Everything had moved quickly for them—too quickly, her mother's expression had said when Dana told her they were married. Two weeks ago they had still just called each other friends.
But then there had been a conversation that was serious and tearful—a hug that lingered longer than a comforting hug should— then a kiss that led to more kisses, to touches, to caresses, to him sweeping her into his arms and making love to her with aching tenderness. He asked, she said yes. She said a lot of things, actually, but mostly she said yes.
It all still seemed slightly unreal, but Dana thought this was because John had been gone so long. It still didn't feel like a marriage, and it wouldn't, she thought, until they were living as a family.
She missed him. She wanted him home. She wanted him back in her arms, in her bed, laughing his warm husky laugh, touching her with his long fingers, kissing her until the world stopped turning. Oh, he was a sweet lover—never treating her as his toy or his possession, but not as if she was an untouchable goddess, either. When they were together, they were simply a man who loved and a woman who loved in return.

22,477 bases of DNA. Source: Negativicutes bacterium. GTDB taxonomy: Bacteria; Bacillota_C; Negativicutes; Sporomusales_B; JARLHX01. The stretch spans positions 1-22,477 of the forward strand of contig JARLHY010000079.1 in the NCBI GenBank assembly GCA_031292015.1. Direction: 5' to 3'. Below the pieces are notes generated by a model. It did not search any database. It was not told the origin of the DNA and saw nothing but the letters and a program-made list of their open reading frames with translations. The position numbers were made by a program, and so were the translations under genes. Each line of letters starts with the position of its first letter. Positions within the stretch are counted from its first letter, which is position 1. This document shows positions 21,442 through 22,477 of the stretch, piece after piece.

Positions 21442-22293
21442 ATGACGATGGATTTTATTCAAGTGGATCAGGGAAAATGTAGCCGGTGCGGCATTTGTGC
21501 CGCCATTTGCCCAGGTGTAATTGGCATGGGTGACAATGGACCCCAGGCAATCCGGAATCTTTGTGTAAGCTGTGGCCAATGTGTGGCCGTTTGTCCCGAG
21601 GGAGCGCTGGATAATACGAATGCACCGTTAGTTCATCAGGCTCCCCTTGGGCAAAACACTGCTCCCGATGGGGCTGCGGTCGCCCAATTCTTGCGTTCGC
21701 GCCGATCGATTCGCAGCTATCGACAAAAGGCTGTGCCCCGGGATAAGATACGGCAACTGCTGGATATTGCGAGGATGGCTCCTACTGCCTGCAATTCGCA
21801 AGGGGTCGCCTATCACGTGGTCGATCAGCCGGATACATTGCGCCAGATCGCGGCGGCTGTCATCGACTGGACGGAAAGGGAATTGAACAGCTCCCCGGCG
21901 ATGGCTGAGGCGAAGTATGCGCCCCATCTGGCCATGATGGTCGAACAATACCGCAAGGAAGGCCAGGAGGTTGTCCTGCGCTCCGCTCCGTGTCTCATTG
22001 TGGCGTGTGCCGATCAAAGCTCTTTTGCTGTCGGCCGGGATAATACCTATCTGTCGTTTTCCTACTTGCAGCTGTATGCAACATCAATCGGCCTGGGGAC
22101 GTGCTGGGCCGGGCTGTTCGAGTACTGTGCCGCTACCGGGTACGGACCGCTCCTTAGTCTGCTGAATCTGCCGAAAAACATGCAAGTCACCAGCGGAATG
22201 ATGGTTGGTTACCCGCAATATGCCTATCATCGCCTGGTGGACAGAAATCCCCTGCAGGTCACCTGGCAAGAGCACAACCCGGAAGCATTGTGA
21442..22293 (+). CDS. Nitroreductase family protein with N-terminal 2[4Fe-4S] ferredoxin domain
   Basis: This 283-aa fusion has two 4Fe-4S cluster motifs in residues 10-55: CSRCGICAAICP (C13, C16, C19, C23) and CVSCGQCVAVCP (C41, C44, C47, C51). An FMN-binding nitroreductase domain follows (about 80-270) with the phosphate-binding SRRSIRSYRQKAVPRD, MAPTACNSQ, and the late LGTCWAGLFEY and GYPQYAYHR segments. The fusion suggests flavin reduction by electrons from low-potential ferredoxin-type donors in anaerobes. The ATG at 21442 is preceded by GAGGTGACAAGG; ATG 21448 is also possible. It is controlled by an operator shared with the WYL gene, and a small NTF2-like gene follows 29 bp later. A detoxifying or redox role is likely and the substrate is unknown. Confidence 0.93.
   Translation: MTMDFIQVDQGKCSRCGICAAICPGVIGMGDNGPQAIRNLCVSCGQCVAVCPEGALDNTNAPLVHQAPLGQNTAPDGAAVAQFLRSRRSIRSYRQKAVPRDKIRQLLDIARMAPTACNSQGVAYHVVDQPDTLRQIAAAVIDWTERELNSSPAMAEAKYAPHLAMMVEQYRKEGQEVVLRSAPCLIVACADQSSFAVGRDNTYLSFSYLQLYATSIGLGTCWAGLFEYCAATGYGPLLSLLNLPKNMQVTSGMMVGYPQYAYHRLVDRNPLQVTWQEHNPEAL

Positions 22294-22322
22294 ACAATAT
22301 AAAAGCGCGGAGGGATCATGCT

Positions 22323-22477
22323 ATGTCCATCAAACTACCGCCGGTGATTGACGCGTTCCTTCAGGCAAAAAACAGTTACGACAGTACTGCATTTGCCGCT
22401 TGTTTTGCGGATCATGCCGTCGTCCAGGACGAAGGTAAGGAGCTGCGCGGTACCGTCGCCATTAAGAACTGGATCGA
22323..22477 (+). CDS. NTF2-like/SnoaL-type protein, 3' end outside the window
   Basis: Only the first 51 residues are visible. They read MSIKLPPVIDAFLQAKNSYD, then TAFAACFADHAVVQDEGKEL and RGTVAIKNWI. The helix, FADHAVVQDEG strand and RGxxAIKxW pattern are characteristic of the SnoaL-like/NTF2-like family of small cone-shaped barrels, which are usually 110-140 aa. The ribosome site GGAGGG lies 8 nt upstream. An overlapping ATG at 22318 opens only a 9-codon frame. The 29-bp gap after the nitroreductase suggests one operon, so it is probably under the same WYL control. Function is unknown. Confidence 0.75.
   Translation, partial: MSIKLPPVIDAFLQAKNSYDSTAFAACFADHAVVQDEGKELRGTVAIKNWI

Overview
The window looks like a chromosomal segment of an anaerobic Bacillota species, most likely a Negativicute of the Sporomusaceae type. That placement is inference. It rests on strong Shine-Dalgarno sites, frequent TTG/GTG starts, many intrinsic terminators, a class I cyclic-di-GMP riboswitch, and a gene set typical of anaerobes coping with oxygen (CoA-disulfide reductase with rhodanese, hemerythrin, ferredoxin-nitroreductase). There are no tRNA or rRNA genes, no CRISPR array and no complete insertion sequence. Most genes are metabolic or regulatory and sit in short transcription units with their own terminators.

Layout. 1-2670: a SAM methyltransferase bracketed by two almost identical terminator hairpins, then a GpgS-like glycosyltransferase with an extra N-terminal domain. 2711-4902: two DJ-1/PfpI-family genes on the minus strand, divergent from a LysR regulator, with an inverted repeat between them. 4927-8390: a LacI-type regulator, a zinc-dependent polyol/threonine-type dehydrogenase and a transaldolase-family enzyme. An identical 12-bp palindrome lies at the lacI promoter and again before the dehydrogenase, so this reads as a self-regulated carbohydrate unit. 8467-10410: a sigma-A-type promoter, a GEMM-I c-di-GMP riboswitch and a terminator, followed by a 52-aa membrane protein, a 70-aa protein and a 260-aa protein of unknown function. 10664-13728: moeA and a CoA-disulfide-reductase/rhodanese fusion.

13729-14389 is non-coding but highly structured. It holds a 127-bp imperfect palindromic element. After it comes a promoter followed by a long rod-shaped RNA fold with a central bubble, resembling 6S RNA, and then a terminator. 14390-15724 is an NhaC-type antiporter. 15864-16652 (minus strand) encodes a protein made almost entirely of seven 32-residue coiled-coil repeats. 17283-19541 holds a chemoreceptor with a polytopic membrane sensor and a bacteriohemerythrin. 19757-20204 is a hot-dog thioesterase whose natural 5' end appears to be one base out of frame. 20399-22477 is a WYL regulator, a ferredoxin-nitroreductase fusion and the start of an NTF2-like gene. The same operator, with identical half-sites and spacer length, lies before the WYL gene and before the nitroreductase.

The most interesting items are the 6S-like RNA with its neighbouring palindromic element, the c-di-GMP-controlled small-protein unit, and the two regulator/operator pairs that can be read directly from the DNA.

She thought John would probably laugh and look at her as if she puzzled him, as he often did, if she shared these musings with him. That was all right. Like any good cop he trusted his intuition and his understanding of human nature, but beyond that his worldview was blissfully uncomplicated. After years of trying to follow Mulder's jumps and hops, it was a relief to watch John's mind work from point A to point B.
She knew exactly what she loved about him—could list them off, point by point, and had listed many of them for her mother when she looked so disapproving. He was reliable, he was gentle, he was intelligent and well-read, he was honest, he would never raise his voice or his hand in anger to herself or to Will. Then there was his lean, sculpted body, his muscled shoulders and strong legs, but Dana thought it best to keep her physical attraction for him to herself.